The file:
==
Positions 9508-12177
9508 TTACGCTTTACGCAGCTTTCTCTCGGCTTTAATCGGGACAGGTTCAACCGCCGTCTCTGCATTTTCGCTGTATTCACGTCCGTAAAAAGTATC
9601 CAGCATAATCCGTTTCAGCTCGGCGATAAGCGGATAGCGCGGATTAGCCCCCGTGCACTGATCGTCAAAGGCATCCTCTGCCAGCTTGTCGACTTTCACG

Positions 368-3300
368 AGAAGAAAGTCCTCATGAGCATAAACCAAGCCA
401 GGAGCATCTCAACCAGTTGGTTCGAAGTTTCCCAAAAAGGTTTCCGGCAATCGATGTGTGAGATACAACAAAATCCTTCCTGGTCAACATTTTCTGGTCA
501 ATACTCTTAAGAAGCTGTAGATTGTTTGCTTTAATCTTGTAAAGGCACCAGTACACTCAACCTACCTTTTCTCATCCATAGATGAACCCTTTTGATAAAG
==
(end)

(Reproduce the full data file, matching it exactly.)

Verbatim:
Positions 9508-12177
9508 TTACGCTTTACGCAGCTTTCTCTCGGCTTTAATCGGGACAGGTTCAACCGCCGTCTCTGCATTTTCGCTGTATTCACGTCCGTAAAAAGTATC
9601 CAGCATAATCCGTTTCAGCTCGGCGATAAGCGGATAGCGCGGATTAGCCCCCGTGCACTGATCGTCAAAGGCATCCTCTGCCAGCTTGTCGACTTTCACG

Positions 368-3300
368 AGAAGAAAGTCCTCATGAGCATAAACCAAGCCA
401 GGAGCATCTCAACCAGTTGGTTCGAAGTTTCCCAAAAAGGTTTCCGGCAATCGATGTGTGAGATACAACAAAATCCTTCCTGGTCAACATTTTCTGGTCA
501 ATACTCTTAAGAAGCTGTAGATTGTTTGCTTTAATCTTGTAAAGGCACCAGTACACTCAACCTACCTTTTCTCATCCATAGATGAACCCTTTTGATAAAG